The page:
It’s Research Wednesday! Where I share the latest, or most fascinating, in the science of friendship.
“If you live in America in the 21st century you’ve probably had to listen to a lot of people tell you how busy they are. It’s become the default response when you ask anyone how they’re doing: ‘Busy!’ ‘So busy.’ ‘Crazy busy.’ It is, pretty obviously, a boast disguised as a complaint. And the stock response is a kind of congratulation: ‘That’s a good problem to have,’ or ‘Better than the opposite.'” (“The Busy Trap“; NYTimes.com 6/30/2012)
This story was hard to miss. Not only was it the paper’s most emailed story for a couple of days, but it seemed to be plastered on everyone’s Facebook feeds. Overall, the piece is about our current culture of busy. It’s about how everyone is so supposedly swamped that they don’t have time for anything–fun, friends, relaxation–and how the author is trying to live the exact opposite life. One where, as he says, “on the best ordinary days of my life, I write in the morning, go for a long bike ride and run errands in the afternoon, and in the evening I see friends, read or watch a movie. This, it seems to me, is a sane and pleasant pace for a day. And if you call me up and ask whether I won’t maybe blow off work and check out the new American Wing at the Met or ogle girls in Central Park or just drink chilled pink minty cocktails all day long, I will say, what time?”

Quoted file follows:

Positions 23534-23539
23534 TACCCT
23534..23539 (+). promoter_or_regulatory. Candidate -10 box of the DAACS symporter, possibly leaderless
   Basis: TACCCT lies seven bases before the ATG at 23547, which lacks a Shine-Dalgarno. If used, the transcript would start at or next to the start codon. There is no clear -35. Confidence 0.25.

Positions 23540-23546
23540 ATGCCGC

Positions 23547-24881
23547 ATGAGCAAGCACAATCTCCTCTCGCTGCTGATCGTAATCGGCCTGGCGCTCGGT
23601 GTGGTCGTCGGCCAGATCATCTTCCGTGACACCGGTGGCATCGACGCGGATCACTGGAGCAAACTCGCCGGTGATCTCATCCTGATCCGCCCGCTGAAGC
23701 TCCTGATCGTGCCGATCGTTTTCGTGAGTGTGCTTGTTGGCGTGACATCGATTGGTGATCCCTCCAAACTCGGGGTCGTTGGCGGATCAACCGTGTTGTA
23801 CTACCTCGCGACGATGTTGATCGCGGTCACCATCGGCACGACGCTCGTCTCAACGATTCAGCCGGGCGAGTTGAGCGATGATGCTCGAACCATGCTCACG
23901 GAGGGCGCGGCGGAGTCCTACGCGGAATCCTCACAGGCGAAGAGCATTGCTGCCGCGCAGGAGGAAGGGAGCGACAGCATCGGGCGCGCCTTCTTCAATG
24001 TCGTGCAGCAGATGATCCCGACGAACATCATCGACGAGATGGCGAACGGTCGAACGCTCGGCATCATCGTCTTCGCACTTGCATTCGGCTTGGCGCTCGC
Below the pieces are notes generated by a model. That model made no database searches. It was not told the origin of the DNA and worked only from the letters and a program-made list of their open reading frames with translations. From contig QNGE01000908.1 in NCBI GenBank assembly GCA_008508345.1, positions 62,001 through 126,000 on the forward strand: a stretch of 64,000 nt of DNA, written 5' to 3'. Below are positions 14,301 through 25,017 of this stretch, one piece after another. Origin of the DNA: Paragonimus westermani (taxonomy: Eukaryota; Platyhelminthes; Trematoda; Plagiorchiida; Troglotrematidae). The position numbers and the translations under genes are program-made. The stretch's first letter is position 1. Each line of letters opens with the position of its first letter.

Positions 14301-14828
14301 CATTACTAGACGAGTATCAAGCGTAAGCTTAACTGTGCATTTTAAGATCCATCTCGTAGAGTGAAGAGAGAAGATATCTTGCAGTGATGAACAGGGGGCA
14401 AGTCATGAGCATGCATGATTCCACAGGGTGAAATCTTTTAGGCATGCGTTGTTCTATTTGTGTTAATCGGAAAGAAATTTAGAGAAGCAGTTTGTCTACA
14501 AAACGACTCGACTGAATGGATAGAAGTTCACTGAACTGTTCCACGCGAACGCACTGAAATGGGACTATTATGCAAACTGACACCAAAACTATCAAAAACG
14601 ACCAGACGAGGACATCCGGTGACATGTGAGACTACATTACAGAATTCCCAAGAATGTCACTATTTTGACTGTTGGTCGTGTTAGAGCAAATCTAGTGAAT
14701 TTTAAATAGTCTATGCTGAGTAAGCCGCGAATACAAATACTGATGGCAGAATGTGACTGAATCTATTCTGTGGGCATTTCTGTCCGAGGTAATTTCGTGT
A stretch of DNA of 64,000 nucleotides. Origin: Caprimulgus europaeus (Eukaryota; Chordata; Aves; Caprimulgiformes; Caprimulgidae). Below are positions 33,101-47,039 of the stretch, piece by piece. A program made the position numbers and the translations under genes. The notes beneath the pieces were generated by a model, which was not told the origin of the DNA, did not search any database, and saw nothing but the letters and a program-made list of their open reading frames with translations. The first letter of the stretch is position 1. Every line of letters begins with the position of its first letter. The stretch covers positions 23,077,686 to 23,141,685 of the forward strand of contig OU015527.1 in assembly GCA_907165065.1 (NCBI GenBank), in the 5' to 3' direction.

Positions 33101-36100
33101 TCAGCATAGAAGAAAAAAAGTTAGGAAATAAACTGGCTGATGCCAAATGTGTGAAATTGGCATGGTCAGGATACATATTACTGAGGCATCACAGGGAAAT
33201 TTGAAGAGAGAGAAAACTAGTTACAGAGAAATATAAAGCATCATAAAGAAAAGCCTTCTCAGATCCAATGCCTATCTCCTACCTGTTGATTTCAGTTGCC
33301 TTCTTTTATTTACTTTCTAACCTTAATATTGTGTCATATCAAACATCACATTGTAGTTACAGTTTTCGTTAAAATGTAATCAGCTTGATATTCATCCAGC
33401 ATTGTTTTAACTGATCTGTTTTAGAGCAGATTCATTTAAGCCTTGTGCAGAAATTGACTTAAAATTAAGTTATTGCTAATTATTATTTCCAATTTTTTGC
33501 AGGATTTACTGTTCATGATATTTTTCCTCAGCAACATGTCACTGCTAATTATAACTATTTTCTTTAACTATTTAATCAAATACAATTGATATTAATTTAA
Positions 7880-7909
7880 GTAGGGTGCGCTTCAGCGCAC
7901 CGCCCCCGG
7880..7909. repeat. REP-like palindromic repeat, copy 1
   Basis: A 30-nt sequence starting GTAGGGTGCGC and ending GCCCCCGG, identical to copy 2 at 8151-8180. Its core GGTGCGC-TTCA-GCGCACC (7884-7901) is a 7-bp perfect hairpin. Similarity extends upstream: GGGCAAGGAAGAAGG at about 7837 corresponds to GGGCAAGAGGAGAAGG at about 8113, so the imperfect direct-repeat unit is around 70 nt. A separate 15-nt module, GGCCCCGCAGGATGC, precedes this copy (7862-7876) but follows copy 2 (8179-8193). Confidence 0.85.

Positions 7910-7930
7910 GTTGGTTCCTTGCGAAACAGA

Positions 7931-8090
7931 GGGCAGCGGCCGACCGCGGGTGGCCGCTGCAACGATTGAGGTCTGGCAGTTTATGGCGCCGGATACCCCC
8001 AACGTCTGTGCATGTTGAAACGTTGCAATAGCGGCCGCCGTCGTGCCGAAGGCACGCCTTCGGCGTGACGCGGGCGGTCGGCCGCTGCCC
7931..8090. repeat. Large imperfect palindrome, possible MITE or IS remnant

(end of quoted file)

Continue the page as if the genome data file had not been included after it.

It’s a lovely, if rare, attitude. Most people cannot blow off work for cocktails, of course. But even if they could, most probably wouldn’t. Because, yup, they’d be too busy. And, as author Tim Kreider so aptly points out, people love to talk about how busy they are–it makes them feel, or at least appear, important and purposeful.
The problem with all this busyness, though, is that it’s keeping us from forming and nurturing friendships. How can a person see her BFFs as much as she’d like if she’s buried under a mountain of work/errands/family responsibilities? I know that’s what has made my search such a long one. It’s not like in middle school, when it seemed like the majority of our to-dos revolved around hanging with friends.
I love this example from the article: “I recently wrote a friend to ask if he wanted to do something this week, and he answered that he didn’t have a lot of time but if something was going on to let him know and maybe he could ditch work for a few hours. I wanted to clarify that my question had not been a preliminary heads-up to some future invitation; this was the invitation. But his busyness was like some vast churning noise through which he was shouting out at me, and I gave up trying to shout back over it.”
This happens all the time! I’ll say to someone, “we should get together.” She’ll respond with “totally.” And then we’ll stare at each other for a second, me not understanding if her response was an agreement to take out our calendars and plan something or a polite brush off. Then she’ll say “I’m going to be out of town but then we should totally make it happen.” And then I’m left thinking, so am I supposed to call you? Or will you email me? Or should we both just text each other?
Busyness, it seems to me, is often just an excuse for non-committalness.
What do you think? Do people wear their “busyness” as a badge of honor? Is it keeping friends from truly connecting? Or do we just live in a world where people truly are busier than ever before?